Marie (Anastasia Hille) and Nicolai (Karel Roden), long lost twins, return to their homeland, Russia, where their mother's dead body has been found under bizarre circumstances. The only clue as to what might have happened is an isolated, abandoned farm in the mountains that according to local superstitions is 'damned'.A cycle of horror comes to fruition, as they learn the real reason they have each been summoned for this perverse reunion with their past... and the brutal secret behind their family.
It is just possible that in Security Guard Cooper, Jason Patric plays one of the most obnoxious characters in modern cinema. He plays it to perfection - as he ‘welcomes’ new security guard Julia Streak (a fine performance from Louisa Krause), you are waiting for whatever dark creatures that may lurk in the shadows of the apartment complex they are patrolling to come and do their worst to this embittered, annoying wheelchair-bound character. He even suggests Streak change into her uniform in front of him, revealing a certain deviance.
He is such a vile personality that it is almost a pity when he appears to soften as the various apparitions of scary faces in the darkness become more prevalent, especially as, at least initially, they aren’t terribly frightening. His judgement appears to over-ride hers when a homeless man (Jim, played by Mark Margolis) begs to spend the night in the building, fearing he will die in the storm outside. Against Cooper’s express wishes, Streak allows him into one of the vacant rooms.
Luckily, there is a recorded documentary available for Streak and Cooper to watch, which explains how the building was a ‘dumping ground’ for deformed, mentally disturbed children many years ago, operating under-funded, by doctors who were being investigated for malpractice. As Streak threatens to close the place down, believing the spirits of the children are still present, Cooper reveals he knows her secret – she is mentally unstable and on a course of tablets: she should not be working in a high security job such as this. He handcuffs her to the cupboard in the observation room: perhaps he has not softened after all.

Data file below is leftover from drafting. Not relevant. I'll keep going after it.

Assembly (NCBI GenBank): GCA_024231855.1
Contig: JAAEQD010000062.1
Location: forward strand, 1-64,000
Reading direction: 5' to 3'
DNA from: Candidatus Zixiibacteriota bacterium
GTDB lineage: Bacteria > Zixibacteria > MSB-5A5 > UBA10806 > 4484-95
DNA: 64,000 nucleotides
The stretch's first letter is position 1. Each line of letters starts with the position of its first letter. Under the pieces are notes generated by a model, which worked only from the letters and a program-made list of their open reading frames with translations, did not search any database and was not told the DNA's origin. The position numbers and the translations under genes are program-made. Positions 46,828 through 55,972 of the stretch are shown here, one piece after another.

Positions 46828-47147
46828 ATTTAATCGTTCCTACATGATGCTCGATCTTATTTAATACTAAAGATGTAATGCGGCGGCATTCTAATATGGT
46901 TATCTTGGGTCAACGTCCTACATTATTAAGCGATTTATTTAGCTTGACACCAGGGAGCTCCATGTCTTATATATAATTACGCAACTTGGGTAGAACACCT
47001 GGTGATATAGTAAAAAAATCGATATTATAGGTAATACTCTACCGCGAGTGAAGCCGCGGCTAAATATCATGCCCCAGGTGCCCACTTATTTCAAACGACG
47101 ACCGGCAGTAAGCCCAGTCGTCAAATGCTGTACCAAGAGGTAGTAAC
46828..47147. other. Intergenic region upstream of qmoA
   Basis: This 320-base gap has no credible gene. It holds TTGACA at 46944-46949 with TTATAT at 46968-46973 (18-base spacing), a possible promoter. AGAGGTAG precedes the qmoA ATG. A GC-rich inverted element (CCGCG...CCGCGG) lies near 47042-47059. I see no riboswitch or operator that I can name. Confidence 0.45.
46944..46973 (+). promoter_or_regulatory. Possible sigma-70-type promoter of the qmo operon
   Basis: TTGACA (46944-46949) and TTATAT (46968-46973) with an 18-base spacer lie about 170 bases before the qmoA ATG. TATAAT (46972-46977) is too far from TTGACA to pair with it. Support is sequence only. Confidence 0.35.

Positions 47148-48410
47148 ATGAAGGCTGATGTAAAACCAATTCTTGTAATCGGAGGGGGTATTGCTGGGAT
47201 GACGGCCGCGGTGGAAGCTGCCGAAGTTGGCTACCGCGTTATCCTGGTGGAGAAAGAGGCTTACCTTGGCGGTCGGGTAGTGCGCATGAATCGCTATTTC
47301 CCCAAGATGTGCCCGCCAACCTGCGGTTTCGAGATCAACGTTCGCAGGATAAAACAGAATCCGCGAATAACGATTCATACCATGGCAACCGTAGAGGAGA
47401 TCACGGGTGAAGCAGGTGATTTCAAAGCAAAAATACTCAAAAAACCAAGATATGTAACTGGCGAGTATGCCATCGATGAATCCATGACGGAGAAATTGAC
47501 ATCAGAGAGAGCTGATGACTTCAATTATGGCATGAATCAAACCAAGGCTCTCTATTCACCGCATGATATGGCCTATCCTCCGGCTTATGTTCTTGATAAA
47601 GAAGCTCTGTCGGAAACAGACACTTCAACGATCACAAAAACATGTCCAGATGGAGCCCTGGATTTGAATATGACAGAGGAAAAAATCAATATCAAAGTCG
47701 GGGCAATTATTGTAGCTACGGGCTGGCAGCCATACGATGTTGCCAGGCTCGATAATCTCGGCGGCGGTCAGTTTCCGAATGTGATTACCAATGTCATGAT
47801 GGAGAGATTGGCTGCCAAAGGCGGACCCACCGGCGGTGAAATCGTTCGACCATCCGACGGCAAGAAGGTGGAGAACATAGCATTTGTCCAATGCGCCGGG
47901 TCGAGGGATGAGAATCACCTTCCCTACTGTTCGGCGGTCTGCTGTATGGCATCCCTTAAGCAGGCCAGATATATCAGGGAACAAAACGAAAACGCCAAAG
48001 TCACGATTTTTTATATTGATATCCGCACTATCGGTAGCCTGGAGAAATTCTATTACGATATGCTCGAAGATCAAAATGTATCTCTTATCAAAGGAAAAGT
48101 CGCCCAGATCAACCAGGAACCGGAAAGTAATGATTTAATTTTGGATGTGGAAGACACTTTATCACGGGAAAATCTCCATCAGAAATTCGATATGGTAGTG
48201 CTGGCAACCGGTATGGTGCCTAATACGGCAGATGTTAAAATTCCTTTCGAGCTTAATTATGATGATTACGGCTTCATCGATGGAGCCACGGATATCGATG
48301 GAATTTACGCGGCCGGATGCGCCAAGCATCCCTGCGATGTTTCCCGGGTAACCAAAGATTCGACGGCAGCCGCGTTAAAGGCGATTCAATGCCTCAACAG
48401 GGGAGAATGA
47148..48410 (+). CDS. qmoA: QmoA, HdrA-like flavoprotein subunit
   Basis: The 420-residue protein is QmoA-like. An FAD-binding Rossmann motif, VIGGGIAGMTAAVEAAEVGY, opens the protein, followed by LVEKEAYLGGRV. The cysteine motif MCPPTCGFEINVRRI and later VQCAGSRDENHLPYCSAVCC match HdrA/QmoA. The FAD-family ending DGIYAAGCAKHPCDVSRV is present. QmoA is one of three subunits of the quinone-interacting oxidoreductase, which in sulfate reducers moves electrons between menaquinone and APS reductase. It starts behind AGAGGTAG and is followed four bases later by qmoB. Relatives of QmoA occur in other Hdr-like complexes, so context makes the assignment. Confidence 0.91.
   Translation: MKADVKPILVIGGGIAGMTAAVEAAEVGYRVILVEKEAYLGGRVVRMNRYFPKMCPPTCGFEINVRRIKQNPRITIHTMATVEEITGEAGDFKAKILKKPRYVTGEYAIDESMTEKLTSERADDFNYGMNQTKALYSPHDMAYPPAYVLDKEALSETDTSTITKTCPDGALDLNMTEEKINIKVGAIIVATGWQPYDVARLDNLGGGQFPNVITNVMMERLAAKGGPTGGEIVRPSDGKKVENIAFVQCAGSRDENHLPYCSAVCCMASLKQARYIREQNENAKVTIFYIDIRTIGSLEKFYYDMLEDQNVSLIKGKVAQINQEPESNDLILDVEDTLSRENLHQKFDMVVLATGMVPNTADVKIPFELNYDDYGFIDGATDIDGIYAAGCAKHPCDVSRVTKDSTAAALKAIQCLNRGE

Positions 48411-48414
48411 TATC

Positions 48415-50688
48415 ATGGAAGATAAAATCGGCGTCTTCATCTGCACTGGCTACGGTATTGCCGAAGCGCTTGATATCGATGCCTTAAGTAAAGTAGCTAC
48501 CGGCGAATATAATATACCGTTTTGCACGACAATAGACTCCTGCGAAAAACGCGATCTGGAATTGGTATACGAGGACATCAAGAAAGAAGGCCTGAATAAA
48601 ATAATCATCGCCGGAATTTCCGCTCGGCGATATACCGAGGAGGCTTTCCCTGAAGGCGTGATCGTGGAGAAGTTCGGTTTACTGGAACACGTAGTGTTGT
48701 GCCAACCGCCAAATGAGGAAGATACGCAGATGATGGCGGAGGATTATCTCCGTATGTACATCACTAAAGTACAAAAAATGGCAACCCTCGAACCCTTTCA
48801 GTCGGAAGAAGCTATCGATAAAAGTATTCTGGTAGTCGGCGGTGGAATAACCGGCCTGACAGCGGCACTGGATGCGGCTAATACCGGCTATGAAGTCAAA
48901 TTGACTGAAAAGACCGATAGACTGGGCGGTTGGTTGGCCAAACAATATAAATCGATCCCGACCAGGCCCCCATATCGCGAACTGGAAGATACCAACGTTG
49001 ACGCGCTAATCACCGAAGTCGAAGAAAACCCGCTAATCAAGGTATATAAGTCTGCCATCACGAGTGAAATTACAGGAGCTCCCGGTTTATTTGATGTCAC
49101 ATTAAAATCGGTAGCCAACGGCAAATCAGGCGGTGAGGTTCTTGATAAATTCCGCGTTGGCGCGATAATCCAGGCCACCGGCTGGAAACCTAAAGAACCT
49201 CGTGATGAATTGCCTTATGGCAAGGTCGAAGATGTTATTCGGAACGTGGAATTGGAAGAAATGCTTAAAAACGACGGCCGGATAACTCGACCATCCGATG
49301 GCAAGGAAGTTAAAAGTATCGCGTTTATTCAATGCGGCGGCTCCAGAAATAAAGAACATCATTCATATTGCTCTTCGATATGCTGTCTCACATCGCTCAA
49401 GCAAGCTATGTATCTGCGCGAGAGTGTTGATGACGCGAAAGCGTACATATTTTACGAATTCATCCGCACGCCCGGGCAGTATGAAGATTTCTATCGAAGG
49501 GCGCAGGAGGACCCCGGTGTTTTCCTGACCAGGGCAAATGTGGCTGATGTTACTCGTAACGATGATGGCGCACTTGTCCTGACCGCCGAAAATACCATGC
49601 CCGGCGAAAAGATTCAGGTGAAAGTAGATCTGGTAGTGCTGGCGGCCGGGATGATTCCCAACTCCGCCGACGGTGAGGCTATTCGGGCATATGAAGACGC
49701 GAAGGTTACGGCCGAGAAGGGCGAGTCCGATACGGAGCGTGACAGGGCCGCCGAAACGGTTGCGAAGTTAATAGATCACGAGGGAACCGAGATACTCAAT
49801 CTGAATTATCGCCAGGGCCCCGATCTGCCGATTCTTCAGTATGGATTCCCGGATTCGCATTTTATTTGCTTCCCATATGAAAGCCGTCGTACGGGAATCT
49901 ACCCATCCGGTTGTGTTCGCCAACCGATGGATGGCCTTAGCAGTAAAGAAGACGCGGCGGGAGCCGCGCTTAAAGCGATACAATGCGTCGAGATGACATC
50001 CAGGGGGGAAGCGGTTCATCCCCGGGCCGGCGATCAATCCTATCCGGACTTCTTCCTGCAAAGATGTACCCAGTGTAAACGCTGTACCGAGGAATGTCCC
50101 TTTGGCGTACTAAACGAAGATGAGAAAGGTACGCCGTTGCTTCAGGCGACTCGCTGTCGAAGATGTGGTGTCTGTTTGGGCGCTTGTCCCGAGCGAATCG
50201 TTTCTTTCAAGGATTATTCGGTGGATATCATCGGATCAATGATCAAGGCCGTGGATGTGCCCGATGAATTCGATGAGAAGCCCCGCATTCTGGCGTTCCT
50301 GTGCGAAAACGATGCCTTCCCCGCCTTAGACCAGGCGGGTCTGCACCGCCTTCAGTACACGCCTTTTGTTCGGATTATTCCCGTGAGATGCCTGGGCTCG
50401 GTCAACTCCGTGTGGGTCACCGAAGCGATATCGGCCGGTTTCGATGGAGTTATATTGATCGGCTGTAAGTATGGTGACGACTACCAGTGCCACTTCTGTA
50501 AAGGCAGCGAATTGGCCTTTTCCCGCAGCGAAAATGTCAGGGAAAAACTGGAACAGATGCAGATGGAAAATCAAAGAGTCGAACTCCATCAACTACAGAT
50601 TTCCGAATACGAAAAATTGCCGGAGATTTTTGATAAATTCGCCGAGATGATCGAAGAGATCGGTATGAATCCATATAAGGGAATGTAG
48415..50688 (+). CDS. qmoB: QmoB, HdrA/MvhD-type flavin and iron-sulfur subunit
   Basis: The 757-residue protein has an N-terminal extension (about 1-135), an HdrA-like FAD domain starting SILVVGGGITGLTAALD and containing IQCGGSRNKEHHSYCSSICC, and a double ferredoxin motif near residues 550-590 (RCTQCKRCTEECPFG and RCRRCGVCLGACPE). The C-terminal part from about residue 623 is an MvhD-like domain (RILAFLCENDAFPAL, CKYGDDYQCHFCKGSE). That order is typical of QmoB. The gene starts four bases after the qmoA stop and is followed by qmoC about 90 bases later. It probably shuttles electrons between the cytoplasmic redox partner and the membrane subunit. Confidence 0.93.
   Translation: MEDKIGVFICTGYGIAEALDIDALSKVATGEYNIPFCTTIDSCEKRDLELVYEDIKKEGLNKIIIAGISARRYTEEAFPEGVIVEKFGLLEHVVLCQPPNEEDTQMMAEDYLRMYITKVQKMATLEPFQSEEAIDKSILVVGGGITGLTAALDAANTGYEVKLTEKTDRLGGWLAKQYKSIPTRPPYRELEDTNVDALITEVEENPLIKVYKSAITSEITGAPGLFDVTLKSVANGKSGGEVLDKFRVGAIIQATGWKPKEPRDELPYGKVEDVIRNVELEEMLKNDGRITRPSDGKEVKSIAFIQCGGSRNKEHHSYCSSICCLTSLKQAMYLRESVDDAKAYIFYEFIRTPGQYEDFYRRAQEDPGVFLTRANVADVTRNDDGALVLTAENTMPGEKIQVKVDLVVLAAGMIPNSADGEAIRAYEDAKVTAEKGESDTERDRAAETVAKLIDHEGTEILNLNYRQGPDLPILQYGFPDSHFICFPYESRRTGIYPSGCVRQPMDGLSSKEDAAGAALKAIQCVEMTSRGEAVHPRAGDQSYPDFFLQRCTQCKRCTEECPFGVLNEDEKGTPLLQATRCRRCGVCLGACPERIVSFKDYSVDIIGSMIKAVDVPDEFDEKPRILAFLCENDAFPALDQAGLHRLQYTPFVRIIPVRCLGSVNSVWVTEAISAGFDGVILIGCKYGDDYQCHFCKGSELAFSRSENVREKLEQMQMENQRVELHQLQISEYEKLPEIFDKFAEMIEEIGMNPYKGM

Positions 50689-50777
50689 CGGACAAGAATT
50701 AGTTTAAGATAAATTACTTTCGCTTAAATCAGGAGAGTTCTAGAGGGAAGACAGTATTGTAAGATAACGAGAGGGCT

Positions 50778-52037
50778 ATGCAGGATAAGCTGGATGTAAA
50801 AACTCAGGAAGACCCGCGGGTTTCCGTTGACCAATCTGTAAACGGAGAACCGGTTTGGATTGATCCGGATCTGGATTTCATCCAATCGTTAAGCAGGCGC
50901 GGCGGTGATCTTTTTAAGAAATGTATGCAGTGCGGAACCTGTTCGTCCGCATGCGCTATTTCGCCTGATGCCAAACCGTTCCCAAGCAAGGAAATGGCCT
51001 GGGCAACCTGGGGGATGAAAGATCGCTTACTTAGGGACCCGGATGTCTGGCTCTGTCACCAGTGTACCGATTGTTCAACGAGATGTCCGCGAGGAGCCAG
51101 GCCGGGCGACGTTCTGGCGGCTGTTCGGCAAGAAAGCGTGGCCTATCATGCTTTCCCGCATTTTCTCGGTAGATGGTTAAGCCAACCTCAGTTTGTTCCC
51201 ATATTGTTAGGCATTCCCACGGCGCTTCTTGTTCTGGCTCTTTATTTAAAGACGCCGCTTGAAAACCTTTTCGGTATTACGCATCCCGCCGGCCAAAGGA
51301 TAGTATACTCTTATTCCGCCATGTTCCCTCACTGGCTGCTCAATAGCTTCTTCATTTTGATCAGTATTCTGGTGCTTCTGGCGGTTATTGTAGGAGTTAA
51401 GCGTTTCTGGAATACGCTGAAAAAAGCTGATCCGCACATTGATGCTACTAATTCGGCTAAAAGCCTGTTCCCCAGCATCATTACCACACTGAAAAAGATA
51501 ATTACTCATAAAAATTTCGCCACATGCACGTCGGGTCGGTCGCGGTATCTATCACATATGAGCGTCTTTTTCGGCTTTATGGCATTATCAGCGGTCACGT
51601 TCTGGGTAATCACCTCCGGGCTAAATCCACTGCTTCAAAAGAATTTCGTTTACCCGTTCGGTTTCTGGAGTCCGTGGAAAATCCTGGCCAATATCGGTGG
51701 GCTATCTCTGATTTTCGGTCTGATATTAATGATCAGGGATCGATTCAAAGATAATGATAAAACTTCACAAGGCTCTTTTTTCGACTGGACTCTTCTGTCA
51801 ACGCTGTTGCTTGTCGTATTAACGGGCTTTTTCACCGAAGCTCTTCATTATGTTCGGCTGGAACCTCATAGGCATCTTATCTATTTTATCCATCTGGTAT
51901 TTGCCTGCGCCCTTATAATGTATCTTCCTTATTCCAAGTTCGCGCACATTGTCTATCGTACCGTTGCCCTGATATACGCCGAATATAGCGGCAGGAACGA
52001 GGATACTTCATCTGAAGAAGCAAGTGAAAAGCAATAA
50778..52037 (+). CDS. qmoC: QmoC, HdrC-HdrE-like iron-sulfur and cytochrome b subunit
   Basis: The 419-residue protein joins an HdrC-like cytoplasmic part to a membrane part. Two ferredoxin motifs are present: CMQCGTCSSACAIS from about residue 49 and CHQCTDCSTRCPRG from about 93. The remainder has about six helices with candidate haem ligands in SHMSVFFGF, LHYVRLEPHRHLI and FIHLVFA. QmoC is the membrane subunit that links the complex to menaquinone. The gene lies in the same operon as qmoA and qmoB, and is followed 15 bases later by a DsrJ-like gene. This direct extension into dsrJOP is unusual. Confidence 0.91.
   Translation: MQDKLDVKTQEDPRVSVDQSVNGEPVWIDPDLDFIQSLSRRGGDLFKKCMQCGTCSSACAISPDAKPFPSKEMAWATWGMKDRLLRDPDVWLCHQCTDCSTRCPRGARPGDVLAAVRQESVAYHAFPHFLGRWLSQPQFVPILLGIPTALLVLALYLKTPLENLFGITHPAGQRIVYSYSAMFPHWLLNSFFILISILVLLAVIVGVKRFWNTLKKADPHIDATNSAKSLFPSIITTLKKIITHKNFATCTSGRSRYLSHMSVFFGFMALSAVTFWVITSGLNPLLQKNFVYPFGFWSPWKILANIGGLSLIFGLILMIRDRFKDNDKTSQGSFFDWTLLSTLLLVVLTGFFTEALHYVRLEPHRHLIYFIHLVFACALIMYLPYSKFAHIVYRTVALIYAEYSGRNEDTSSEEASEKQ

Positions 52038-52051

The ending contains a twist. Freeing herself and travelling to the mysterious room where the children are sent as punishment, Streak confronts a young girl with a facial deformity – she hugs her and tells her “It’s not your fault,” which doesn’t seem to signify anything. The doors open and appear to free Streak from the building. In what is a massive SPOILER (so beware): we then find that Streak has actually been in a coma all her adult life, and has just died. She is lying on a hospital bed. Her father is played by Jason Patric (who appears to have a security job, judging by his uniform). As the camera pulls away from her lifeless body, we see she has a facial deformity identical to the young girl in what appears to be her ‘dream’. Outside her room is another patient, played by Mark Margolis.
Was the ‘not your fault’ line directed at Streak’s younger self, signifying she was abused by her father, or does the remark somehow refer to her deformity? Whether it all fits together with what we have seen and forms a satisfying conclusion is upto viewer discretion. Possibly it asks more questions than it answers. That revelatory confusion put to one side, this is an otherwise solid horror film, with some pedestrian scares and a fairly touching finale.